* This Greater Good section, Research Digests, offers short summaries of recent studies on happiness, empathy, compassion, and more. Quick to read, easy to digest—we review the research so you don’t have to! Subscribe to the Research Digests RSS feed to receive future digests.
What Predicts Happiness?
"Predicting Well-Being From Personality in Adolescents and Older Adults"
Butkovic, A., Irma Brkovic, & Bratko. Journal of Happiness Studies, forthcoming 2011.
This study explored whether it’s possible to predict people’s happiness based on their personality, looking at both adolescents and older adults. The researchers gave surveys to 223 high school students and 134 adults, ages 54 to 90, measuring their happiness levels, self-esteem, loneliness, and general psychological health; they also assessed the participants’ personalities. The results show that demographic factors like age, gender, and marital status held little sway over happiness and general psychological health for adults and teens alike; education had only a slight influence on self-esteem and psychological well-being for older adults.
Personality, however, was the most strongly linked to happiness and psychological well-being throughout life, even more so among adolescents than adults. The most important personality factors were extroversion (how outgoing someone is) and “emotional stability,” meaning that someone is not easily upset and doesn’t suffer from persistent negative feelings. The authors suggest that personality affects happiness less among older adults because the relative influences of health, education, and relationships increase as people age. —Bernie Wong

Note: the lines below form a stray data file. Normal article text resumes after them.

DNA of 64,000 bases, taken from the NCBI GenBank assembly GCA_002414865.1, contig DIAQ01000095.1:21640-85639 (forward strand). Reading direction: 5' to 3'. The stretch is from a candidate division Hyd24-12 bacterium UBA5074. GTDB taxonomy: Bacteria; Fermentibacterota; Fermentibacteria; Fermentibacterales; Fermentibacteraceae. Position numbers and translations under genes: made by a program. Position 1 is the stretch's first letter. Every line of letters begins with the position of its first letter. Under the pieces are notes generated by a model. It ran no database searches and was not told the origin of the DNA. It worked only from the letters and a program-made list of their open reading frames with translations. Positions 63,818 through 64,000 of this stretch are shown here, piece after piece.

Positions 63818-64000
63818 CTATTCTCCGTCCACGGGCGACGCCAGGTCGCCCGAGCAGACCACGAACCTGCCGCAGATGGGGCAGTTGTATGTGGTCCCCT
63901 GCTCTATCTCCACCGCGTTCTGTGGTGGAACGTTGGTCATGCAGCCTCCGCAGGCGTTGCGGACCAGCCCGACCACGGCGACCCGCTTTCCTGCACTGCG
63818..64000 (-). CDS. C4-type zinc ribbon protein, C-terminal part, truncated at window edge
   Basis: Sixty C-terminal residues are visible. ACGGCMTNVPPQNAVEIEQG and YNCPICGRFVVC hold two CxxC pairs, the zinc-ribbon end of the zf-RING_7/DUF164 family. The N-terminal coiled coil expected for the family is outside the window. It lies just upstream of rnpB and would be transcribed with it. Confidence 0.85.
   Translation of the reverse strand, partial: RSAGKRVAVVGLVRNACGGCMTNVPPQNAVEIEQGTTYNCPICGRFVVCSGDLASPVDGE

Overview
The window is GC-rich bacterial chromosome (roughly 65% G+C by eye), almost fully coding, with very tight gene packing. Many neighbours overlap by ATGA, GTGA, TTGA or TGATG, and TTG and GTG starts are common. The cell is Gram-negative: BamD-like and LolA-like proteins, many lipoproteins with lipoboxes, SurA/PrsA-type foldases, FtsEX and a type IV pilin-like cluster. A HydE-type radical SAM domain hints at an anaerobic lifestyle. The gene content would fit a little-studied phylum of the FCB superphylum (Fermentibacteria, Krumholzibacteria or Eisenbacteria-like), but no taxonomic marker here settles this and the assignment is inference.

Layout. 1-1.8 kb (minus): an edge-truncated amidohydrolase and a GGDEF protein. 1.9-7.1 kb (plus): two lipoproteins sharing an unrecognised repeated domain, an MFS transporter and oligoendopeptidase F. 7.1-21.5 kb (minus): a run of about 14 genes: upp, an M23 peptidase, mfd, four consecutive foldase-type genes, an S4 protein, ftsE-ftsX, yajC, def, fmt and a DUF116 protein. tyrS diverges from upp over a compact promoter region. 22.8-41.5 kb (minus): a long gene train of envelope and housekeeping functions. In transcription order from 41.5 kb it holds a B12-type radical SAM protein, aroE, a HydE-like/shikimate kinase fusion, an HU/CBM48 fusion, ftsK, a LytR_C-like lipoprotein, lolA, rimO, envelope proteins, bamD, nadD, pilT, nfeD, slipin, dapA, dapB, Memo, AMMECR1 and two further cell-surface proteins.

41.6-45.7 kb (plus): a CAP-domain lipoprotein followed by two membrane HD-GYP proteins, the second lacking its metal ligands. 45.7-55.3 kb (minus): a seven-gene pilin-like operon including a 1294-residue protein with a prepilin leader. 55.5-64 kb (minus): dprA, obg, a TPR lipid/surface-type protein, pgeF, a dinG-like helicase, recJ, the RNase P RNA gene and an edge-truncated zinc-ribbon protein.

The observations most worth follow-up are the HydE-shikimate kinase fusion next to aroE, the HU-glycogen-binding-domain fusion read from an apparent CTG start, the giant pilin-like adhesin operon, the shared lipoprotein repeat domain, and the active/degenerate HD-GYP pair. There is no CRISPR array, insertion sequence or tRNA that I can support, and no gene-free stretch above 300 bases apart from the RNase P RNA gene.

The Key to Lasting Life Satisfaction
"Happiness and Suffering in the Life Story: An Inquiry into Conflicting Expectations Concerning the Association of Perceived Past with Present Subjective Well-Being in Old Age"
Shmotkin, D. & Shrira, A. Journal of Happiness Studies, forthcoming 2011.
Happy experiences make you happy and sad experiences make you sad, right? This study suggests it’s more complicated than that. Researchers asked 815 participants, ranging from 58 to 95 years of age, about their life story, particularly their “anchor” periods (i.e., the most emotionally significant points in life), as well as the most positive and negative periods of their lives. They also recorded participants’ overall life satisfaction. Not surprisingly, the researchers found that the intensity of happiness during positive periods was significantly higher than happiness during negative periods; it was also more intense than the level of sadness during both positive and negative periods .
The main finding, however, concerned how happiness and sadness during past happy or sad times help predict current happiness. Though happiness during happy times may boost life satisfaction, frequent sadness during sad times, and even happiness during sad times, can lead to low life satisfaction. In essence, happiness and suffering by themselves don’t determine overall life satisfaction; instead, what matters is the context in which these fleeting feelings are experienced, and how the sum of these experiences add up over time. —Bernie Wong